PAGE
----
The Tradition by Jericho Brown
“Let me be
Used and forgotten and left
To whatever narrow miseries I make for myself
Without anybody asking
What’s wrong? Concern for my soul offends me….”
― Jericho Brown, The Tradition
Summary: The Tradition is the third collection of poems by Jericho Brown, an American, Louisiana-born, prize-winning poet. This book of poems details the normalization of evil and its history. The variety of poems ranges from political to personal. Fatherhood, legacy, blackness, queerness, worship, and trauma are all brought together to make you angry, confused, and self-reflect.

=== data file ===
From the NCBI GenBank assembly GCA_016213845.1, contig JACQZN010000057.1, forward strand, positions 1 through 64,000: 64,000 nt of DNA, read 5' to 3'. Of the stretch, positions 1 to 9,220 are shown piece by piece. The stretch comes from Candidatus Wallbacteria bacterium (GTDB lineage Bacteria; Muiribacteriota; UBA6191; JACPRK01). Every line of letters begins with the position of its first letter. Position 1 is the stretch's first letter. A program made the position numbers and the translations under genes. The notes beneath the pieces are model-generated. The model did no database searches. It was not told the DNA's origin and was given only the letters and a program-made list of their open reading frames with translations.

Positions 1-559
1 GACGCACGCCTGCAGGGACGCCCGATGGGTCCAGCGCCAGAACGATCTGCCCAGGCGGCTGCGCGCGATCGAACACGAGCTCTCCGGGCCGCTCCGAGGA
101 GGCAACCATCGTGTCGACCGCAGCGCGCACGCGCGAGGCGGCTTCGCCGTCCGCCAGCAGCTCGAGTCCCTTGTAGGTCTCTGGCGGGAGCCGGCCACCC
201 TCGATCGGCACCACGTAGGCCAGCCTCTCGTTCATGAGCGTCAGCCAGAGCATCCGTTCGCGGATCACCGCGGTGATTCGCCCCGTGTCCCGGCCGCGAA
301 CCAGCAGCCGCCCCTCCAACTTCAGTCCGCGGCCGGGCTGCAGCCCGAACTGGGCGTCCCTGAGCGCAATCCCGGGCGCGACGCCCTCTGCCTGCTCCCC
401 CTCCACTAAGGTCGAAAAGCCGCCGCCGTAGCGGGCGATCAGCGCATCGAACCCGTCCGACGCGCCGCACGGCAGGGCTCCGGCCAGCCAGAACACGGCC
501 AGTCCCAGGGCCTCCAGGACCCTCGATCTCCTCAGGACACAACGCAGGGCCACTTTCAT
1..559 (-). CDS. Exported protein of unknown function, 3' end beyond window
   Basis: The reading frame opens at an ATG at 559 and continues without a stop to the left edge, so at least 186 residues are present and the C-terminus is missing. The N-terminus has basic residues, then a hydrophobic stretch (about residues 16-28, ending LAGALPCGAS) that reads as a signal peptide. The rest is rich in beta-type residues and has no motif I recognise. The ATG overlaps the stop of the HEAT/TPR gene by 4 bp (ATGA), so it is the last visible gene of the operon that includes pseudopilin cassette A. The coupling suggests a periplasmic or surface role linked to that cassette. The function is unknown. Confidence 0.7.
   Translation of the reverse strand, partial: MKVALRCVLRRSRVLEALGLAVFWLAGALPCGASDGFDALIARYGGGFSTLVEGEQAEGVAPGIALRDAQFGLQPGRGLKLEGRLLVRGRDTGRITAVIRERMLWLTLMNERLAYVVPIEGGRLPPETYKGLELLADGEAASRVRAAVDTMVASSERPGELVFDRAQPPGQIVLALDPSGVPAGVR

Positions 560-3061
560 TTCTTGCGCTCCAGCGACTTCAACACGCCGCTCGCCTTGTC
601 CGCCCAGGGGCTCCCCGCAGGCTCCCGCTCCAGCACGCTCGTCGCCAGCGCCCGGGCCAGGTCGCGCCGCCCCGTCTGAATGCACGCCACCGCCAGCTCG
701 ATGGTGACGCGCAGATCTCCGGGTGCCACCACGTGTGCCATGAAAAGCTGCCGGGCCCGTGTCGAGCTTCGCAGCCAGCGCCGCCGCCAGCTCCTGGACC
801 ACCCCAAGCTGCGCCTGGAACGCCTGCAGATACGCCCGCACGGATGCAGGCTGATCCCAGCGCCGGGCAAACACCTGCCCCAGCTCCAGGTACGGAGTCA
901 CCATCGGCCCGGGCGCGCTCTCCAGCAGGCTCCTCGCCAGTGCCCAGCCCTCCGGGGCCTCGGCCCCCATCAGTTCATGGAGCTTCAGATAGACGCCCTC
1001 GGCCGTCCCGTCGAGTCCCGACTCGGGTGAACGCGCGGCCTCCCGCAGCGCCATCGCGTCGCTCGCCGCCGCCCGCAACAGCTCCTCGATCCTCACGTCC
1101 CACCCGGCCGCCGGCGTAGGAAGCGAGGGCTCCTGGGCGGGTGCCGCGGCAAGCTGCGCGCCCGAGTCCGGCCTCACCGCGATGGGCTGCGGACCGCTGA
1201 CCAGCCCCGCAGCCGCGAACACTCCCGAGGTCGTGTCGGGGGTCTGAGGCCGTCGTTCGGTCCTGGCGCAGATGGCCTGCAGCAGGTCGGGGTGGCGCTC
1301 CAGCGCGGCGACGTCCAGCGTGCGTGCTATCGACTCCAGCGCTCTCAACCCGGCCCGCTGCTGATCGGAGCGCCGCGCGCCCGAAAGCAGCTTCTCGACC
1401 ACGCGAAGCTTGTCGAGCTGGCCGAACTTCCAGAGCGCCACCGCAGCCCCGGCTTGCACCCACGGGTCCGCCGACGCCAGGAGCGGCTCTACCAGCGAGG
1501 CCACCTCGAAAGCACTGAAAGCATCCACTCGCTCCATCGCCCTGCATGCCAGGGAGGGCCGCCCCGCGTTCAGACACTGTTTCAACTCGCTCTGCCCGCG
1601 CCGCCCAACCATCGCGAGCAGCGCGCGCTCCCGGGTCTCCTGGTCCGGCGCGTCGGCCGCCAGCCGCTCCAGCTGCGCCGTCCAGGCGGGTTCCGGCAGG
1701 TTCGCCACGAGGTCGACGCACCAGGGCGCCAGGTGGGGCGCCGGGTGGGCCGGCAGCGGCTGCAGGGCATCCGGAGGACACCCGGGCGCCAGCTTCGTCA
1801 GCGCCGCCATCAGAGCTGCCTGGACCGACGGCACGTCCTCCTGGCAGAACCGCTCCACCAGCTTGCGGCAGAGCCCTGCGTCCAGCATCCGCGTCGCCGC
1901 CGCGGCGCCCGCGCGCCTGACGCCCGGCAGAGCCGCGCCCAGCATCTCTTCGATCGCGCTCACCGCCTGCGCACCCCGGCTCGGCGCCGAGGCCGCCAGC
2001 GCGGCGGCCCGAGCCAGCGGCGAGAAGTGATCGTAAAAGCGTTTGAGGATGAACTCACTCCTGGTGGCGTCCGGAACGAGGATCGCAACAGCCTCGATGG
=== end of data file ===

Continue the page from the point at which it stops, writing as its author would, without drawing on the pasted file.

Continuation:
My thoughts: I am not typically a poetry reader, but I felt like I could manage this short collection. While I did enjoy it overall, some poems are a tough read. Politically, this collection is meant to make you angry. No matter where you stand on these topics, Brown is telling from his perspective, which is real and valid. I am not familiar with all of the life experiences detailed in these poems, however, I can respect them and learn from them nonetheless. I encourage all of us as readers to expand our horizons and appreciate works even if they make us uncomfortable.
*This is available as an eAudiobook on Sunflower eLibrary or through interlibrary loan.